Bomb Throwing Pacifist
Tuesday, December 26, 2006
We Americans, despite our current grumblings, are fundamentally an optimistic people. Our optimism has helped us achieve great things. But it can also be a problem. There is an assumption in public life that every problem has an optimum solution, all gain and no pain.
No shit Barone. It's called "leadership." No wonder you're unfamiliar with this odd feeling of abandonment on the part of the American public. Then again, if my candidate's approval ratings were in upper 30s, I'd feel that way too. As for your comment on American society and its attitude concerning optimism...
Much of our political debate takes the form of yelling that everything would be just fine if the other side weren't so stupid that it failed to see the perfectly obvious policy.
Well that's only when you're not busy bitching about how the liberals are ruining everything in the country when your own party controls the House of Representatives, the Senate, the Whtie House, and the Supreme Court. Talk about a freaking martyr complex.
The debate over Iraq has often been based on this assumption. The Bush administration has been blasted for dissolving the Iraqi army (actually, allowing it to disperse), which left it harder to maintain order.
Which was of course the same time of sane, logical and well-informed reasoning which caused Viceroy Bremer to decide to fire all government workers who were eeeevil Ba'ath party members before realizing that if he did that, not a single school teacher would be left on the job. Talk about your less-than-optimal solutions here, B.
But maintaining Baathist officers in place would have produced much oppression and left weapons in the hands of many determined enemies.
I agree. I can totally see how leaving the professional, multi-ethnic inact army in place would have just lead to opression and death squads. Firing them all and rebuilding the police and army fro scratch was a brilliant maneuver. Speaking of which, I wonder what that flashing thing on the back of my news blotter is.
Well at least with the army disolved, it's not like the Iraqi insurgents could get their hands on any weapons now, could they? Or that the disollution of the professional, multi-ethnic army in any way, shape or form contributed to the lawlessness and insecurity plaguing the country from right after the fall of Baghdad up until today right? Gah, this is too easy.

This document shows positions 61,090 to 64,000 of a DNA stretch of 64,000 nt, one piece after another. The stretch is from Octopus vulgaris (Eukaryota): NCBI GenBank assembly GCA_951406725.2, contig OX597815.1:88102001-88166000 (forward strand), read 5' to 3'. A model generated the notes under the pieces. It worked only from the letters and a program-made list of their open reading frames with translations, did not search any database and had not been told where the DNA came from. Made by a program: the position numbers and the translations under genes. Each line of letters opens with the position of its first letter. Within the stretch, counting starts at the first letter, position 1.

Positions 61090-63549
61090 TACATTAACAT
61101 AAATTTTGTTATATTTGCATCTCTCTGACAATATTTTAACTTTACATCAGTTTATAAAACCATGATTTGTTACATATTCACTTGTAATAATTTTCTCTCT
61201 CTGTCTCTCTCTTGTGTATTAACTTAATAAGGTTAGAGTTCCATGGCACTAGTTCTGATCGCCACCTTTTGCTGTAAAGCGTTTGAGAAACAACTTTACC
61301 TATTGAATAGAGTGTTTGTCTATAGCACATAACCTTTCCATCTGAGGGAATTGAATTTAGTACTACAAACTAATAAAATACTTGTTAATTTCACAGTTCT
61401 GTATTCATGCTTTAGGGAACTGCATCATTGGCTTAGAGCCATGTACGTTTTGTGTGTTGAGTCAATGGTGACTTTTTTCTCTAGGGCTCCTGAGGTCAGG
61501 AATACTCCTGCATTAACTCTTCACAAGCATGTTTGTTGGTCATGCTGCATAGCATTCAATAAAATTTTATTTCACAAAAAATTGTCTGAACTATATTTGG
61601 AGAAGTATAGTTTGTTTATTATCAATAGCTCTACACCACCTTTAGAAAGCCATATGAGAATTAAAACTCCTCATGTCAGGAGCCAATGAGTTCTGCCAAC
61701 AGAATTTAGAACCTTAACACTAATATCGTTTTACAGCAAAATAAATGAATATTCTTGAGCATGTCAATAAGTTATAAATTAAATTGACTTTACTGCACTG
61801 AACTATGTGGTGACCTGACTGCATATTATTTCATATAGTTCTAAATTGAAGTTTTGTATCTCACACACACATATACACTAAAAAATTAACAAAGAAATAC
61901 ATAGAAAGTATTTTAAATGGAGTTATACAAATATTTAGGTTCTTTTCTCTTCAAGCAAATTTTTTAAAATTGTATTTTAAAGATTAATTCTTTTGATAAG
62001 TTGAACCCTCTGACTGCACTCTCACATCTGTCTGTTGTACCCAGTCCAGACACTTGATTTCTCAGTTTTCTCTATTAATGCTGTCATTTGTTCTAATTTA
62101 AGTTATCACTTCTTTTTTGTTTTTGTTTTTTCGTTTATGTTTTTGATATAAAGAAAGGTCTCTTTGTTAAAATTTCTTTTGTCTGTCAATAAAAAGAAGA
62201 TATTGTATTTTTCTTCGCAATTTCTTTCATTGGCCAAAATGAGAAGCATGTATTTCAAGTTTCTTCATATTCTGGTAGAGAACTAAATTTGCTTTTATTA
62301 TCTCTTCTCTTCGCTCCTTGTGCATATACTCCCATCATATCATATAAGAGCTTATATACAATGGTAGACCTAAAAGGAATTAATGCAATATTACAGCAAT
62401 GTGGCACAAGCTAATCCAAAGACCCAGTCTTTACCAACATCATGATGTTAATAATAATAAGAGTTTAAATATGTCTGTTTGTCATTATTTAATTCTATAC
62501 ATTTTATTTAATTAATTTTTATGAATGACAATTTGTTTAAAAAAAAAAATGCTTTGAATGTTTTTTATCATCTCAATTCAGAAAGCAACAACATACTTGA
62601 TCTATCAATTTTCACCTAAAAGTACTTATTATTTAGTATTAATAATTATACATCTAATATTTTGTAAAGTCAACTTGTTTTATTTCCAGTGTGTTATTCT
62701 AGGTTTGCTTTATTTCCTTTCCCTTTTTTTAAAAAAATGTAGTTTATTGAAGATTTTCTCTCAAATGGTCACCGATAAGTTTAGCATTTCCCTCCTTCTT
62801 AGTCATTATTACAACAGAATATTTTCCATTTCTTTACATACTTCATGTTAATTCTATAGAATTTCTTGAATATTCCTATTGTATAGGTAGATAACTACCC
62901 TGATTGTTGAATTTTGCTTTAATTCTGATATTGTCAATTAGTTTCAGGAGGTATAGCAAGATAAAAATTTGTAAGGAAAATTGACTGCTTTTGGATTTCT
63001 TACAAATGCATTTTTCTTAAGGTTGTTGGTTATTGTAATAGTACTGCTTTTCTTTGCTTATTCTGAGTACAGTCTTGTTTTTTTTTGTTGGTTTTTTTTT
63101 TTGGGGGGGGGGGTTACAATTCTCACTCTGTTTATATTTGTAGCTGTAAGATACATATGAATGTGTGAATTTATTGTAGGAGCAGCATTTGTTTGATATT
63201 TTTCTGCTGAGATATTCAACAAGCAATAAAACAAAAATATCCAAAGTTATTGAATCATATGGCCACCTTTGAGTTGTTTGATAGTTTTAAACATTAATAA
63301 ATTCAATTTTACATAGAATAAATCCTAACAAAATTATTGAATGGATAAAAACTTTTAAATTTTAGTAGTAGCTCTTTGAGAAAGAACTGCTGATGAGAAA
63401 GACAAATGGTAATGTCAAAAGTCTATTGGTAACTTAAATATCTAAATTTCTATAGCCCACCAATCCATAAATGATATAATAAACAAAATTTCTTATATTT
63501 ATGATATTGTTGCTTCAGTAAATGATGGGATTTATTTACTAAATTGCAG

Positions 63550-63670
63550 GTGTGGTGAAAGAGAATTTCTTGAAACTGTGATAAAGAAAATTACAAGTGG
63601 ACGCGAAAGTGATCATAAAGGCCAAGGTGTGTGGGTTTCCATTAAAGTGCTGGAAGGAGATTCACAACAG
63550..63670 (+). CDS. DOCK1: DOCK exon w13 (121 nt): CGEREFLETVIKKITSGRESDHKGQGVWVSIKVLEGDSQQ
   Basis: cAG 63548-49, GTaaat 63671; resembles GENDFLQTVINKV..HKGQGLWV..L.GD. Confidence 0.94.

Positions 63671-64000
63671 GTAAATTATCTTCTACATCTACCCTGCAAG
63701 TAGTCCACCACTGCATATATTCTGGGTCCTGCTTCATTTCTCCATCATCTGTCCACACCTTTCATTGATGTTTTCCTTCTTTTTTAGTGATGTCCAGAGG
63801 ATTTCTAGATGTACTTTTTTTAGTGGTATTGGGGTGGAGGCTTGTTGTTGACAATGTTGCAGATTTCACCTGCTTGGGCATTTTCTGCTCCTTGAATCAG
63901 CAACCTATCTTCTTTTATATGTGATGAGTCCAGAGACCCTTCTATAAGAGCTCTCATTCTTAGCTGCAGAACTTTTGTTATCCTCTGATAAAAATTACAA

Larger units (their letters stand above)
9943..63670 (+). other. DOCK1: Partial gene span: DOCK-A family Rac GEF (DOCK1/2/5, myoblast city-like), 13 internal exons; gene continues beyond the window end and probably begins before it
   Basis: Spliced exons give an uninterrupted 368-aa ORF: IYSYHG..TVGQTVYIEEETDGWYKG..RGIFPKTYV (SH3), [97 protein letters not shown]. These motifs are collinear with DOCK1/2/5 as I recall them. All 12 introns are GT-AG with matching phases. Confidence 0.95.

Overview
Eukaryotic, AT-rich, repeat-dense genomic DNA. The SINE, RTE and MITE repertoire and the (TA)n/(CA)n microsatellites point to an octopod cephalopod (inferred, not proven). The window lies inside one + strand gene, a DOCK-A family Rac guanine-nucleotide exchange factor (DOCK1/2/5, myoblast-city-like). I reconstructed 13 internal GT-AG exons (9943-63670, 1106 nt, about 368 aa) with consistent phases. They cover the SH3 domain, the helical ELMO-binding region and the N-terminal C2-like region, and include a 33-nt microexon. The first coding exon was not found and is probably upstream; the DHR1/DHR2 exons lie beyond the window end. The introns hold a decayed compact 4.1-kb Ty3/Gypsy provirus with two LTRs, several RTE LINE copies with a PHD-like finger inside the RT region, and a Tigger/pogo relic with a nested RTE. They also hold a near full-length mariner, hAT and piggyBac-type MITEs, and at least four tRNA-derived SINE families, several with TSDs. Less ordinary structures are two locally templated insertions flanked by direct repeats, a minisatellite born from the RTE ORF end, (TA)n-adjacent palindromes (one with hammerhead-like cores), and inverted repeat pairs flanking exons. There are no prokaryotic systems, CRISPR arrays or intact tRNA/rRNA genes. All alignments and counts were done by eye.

There was no optimum solution here -- there were serious downsides to either policy.
Um, yeah there was an optimum solution, one which I came up with in the spring of 2003. It was called Operation DONT FREAKING INVADE IRAQ IN THE FIRST PLACE!!! If you follow that plan, then you never even have to worry about what to do with the Iraqi army in the first place, savvy?
A superficial view of our history buttresses the assumption that there's always an optimum policy. In times of crisis, we seem always to have found great leaders -- Washington, Lincoln, Franklin Roosevelt. In war, we have always surged through to victory.
Yeah well, there's a time for everything I guess. Our number must have been up.
Our economy has grown so bounteously that we have come to take its miraculous performance for granted.
Well, some of us are *cough cough* Royal Dutch Shell *cough.* Not all of us though.
We haven't won all our wars: the War of 1812 and Korea were ties and Vietnam ultimately a loss.
Well, but if you look at it the way Dennis Hastert does when it comes to the recent congressional elections, we didn't "lose" so much as "we took second place."
And sometimes we have been faced with tragic choices. Just 65 years ago, just after Pearl Harbor, Winston Churchill spent Christmastime at the White House conferring with Franklin Roosevelt.
Really? Was it only 65 years ago? My, my, time does fly.